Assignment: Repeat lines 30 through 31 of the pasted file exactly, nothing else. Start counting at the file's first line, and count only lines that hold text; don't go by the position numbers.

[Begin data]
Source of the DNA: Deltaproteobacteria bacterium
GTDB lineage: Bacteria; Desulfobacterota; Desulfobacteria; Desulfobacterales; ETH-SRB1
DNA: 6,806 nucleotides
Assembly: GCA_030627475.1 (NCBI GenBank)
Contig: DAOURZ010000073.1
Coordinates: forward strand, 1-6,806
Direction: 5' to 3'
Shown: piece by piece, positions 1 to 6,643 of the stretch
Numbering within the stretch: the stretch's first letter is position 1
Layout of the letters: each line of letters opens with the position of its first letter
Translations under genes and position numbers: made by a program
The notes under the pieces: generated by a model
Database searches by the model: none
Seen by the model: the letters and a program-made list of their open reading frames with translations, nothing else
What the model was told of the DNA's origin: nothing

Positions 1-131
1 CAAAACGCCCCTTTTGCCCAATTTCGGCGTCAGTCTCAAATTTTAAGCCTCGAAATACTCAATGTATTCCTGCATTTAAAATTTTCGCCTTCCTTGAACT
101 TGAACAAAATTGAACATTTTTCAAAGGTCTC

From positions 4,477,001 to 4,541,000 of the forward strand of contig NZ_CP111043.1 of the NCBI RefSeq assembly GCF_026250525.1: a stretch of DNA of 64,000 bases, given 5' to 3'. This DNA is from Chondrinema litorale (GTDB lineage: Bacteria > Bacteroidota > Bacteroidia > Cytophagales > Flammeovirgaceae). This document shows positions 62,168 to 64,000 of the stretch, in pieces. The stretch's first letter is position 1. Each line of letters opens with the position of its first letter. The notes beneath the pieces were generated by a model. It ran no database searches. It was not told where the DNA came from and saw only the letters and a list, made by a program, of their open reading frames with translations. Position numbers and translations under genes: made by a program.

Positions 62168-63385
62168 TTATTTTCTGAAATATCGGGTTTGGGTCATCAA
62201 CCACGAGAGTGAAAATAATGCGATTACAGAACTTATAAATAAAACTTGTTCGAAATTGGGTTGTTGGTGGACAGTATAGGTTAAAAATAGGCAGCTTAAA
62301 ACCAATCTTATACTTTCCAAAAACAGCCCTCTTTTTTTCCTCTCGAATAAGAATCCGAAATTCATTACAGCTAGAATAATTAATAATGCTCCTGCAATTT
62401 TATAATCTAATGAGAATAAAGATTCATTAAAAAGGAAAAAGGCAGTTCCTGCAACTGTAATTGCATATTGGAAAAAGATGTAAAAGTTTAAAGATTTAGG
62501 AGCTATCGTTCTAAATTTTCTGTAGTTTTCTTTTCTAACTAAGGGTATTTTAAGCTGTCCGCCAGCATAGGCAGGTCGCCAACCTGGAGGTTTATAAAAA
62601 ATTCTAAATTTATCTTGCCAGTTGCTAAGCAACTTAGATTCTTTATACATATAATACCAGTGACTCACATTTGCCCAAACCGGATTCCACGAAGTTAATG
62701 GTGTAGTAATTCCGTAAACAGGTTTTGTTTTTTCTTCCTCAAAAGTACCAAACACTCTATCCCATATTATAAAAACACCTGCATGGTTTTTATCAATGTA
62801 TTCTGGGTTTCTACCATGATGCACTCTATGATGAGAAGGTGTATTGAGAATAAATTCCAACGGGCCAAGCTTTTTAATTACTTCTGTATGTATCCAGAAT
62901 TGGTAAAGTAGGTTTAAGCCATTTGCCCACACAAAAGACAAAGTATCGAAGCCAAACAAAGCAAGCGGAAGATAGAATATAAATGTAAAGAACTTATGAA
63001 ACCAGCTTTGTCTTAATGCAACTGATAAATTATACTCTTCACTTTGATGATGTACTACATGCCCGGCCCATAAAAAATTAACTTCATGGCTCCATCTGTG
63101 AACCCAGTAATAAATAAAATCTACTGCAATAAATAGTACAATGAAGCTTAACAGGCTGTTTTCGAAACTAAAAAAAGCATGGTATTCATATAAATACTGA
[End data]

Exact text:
63001 ACCAGCTTTGTCTTAATGCAACTGATAAATTATACTCTTCACTTTGATGATGTACTACATGCCCGGCCCATAAAAAATTAACTTCATGGCTCCATCTGTG
63101 AACCCAGTAATAAATAAAATCTACTGCAATAAATAGTACAATGAAGCTTAACAGGCTGTTTTCGAAACTAAAAAAAGCATGGTATTCATATAAATACTGA